Lizwi Posted August 18, 2019 Share Posted August 18, 2019 Why is the pressure on top of this fluid elements on the right equal to p+dp Link to comment Share on other sites More sharing options...

timo Posted August 18, 2019 Share Posted August 18, 2019 There are two approaches here, the formal one and the brain-compatible one. 1) Formally: Realize that there are hidden coordinate dependencies. You are probably looking to construct a function p(y). Since y is the coordinate at the lower side, you have p(y) at the lower edge and p(y+dy) at the upper. This is (possibly) slightly different from p(y) (because of the displacement dy). If you call the difference dp, then p(y+dy) = p(y) + dp(y) = p + dp (note that dp can and will be negative). 2) Brain compatible: Put the equation first and then define the variables: The forces on top and bottom should cancel out. There force up is the pressure force p*A from below. The force from up is the pressure force p2*A from above the small fluid element plus the weight dw of the small fluid element. Since we are talking about infinitesimal coordinates, and since p(y) should be a function, it makes sense to say that p2 = p+dp, which you can then integrate over. 1 Link to comment Share on other sites More sharing options...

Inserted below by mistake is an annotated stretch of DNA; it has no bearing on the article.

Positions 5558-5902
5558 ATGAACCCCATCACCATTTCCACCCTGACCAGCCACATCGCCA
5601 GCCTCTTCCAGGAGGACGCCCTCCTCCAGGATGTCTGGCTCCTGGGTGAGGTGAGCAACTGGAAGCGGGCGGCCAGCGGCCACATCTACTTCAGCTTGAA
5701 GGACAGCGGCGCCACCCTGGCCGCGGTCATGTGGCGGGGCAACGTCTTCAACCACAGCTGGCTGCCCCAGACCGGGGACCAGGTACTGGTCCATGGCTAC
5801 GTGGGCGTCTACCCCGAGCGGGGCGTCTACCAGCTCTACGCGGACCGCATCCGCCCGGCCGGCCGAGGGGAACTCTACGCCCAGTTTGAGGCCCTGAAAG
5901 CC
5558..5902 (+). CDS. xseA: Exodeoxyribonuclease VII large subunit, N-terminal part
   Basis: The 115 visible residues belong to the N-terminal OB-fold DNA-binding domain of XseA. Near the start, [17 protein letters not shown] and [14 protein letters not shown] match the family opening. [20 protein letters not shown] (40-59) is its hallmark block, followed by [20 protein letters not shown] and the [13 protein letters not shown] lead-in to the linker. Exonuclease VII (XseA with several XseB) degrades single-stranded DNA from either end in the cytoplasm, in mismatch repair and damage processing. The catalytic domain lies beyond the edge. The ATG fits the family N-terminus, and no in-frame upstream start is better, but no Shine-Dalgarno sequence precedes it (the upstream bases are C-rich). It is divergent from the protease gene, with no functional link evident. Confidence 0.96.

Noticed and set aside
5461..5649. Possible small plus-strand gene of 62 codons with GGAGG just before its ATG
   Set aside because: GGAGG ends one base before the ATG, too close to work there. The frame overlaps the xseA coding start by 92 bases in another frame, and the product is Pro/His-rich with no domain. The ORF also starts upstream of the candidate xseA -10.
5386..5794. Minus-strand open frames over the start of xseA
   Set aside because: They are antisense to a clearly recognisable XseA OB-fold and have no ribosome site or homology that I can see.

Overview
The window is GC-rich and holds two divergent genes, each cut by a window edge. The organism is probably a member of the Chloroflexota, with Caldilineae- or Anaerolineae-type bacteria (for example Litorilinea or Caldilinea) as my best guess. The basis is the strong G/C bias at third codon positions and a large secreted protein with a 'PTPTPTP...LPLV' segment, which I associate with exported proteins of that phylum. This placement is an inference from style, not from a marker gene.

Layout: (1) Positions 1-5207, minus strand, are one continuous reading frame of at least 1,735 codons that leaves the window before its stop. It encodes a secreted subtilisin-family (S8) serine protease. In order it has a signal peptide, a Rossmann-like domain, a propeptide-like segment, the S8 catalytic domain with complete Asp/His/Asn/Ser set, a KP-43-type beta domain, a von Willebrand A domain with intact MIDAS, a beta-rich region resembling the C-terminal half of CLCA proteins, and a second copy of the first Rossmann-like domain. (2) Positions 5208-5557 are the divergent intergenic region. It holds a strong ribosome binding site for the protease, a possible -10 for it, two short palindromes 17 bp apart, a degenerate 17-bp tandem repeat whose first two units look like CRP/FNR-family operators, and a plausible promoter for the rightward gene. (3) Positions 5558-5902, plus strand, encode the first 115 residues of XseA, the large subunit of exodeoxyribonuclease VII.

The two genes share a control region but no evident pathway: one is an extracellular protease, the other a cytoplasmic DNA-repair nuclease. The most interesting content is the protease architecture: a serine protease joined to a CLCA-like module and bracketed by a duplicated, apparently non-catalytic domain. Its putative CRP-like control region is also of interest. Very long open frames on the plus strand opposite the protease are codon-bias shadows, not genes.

studiot Posted August 18, 2019 Share Posted August 18, 2019 (edited) Timo's posh explanation is just fine but try this simplified one. Looking at the diagram I see that upwards is defined positive. Looking at your equation and the diagram pA - (p+dp) A - ρgAdy So I see that the arrow on the underside is pointing up so pA is positive. But on the top, p and dp point downwards so are negative so (p+dp) is negative on the top dy is positive and g is negative so the third term is also negative. does this help? Edited August 18, 2019 by studiot 1 Link to comment Share on other sites More sharing options...

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